New Jersey Disorderly Conduct Laws

Under New Jersey law, disorderly conduct is considered a "breach of the peace" and can arise out of many different situations and circumstances. In more general terms, you could be arrested and charged with this offense by engaging in "improper behavior" or "using offensive language." For instance, you could be arrested for screaming obscenities or making lewd gestures at a cashier. In this case, the inappropriateness of such behavior would overshadow one's freedom of speech or expression.

What is Considered Improper Behavior in New Jersey?

You can be arrested for improper behavior if you purposefully cause a public inconvenience, annoyance or alarm, or recklessly creating a risk of any of the following:

  • Fighting
  • Threatening
  • Committing violent or tumultuous behavior
  • Creating a hazardous or physically dangerous condition which serves no legitimate purpose

For example, getting into a bar room brawl can be considered "improper behavior," among other possible crimes.

Offensive Language

What is offensive language? It's words used to offend people within hearing distance in a reckless disregard for them. Typically, offensive language is loud, coarse, or abusive. Let's say you are at a Phillies game and start heckling New YorK Mets fans. It's possible you could be in violation of the law.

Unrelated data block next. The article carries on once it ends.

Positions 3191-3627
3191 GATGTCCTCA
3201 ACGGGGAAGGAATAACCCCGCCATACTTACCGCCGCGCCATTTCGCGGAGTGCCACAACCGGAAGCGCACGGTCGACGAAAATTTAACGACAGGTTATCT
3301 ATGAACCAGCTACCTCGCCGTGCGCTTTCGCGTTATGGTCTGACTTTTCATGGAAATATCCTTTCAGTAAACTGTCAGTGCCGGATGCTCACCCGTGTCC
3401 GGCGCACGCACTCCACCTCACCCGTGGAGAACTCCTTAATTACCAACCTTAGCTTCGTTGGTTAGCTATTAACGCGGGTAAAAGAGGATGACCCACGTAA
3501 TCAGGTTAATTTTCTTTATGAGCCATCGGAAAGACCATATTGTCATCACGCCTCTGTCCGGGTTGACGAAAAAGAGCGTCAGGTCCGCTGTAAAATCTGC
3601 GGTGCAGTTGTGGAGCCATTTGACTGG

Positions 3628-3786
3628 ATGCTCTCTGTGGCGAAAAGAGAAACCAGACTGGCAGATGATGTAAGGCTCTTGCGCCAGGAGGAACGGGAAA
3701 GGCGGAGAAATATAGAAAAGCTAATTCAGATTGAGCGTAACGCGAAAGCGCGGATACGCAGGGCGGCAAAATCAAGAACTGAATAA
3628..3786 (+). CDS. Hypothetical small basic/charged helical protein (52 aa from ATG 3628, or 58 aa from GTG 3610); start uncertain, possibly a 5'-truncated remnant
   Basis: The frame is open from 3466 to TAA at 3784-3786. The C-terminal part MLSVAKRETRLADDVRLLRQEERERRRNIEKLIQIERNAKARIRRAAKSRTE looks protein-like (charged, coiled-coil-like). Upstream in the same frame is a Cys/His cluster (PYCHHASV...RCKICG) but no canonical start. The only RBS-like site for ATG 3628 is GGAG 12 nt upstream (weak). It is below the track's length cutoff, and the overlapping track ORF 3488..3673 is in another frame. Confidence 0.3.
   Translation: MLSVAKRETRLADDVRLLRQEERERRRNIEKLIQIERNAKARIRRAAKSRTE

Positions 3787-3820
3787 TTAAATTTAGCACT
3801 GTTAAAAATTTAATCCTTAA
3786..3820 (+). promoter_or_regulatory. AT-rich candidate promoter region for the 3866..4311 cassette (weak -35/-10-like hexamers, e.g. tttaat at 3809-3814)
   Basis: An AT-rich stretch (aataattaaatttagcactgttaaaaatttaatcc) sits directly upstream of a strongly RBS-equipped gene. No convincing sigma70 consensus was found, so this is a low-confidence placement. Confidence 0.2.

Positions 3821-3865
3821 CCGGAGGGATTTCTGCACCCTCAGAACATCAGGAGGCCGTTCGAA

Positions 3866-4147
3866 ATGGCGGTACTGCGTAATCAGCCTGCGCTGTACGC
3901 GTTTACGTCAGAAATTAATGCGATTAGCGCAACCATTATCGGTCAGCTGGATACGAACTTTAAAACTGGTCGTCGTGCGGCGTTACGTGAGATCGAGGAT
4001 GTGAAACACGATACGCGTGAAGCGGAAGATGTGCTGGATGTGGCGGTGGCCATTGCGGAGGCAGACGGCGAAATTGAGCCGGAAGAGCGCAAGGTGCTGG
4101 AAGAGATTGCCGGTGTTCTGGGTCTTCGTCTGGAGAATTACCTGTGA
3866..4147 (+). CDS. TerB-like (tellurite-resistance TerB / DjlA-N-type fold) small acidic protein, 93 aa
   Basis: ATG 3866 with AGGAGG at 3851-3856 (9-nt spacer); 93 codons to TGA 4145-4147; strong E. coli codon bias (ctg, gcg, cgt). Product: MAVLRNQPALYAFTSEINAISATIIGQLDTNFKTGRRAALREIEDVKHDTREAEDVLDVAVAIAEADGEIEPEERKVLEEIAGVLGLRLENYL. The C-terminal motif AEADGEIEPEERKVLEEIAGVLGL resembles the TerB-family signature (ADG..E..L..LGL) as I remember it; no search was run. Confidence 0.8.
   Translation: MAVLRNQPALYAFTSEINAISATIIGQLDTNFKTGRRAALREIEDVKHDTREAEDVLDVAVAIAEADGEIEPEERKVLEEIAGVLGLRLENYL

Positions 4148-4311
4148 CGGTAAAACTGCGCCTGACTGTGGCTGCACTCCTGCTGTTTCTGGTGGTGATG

The following table highlights the main points of New Jersey's disorderly conduct laws.

Code Sections

The New Jersey Code of Criminal Justice 2C ยง 33-2

What is Prohibited

You may be charged with disorderly conduct using improper behavior if you act to cause inconvenience, annoyance, or alarm by:

  • Engaging in fighting, threatening, or violent and tumultuous behavior, or
    creating a dangerous condition that serves no legitimate purpose;
  • Offensive language when it is used to offend people within hearing distance in a reckless disregard for them.
Penalties

Up to six (6) months in jail and fines. Possible restitution to the victim.

What is a public place?

"Public" means affecting or likely to affect persons in a place to which the public or a substantial group has access; among the places included are highways, transport facilities, schools, prisons, apartment houses, places of business or amusement, or any neighborhood including concert halls or a sports stadiums.

Statute of Limitations

One (1) year from the date of the offense.

Note: State laws are always subject to change through the passage of new legislation, rulings in the higher courts (including federal decisions), ballot initiatives, and other means. While we strive to provide the most current information available, please consult an attorney or conduct your own legal research to verify the state law(s) you are researching.

Research the Law

Related Resources

Get Professional Legal Help With Your Disorderly Conduct Offense

If you have been charged with disorderly conduct, the prosecution's case will likely be based on a combination of police testimony and the testimony of witnesses. But it's also important for them to prove that your actions crossed the line from free expression to disorderly conduct. The best way to defend your interests is to speak with an experienced New Jersey criminal defense attorney as soon as possible.

Next Steps: Search for a Local Attorney

Contact a qualified attorney.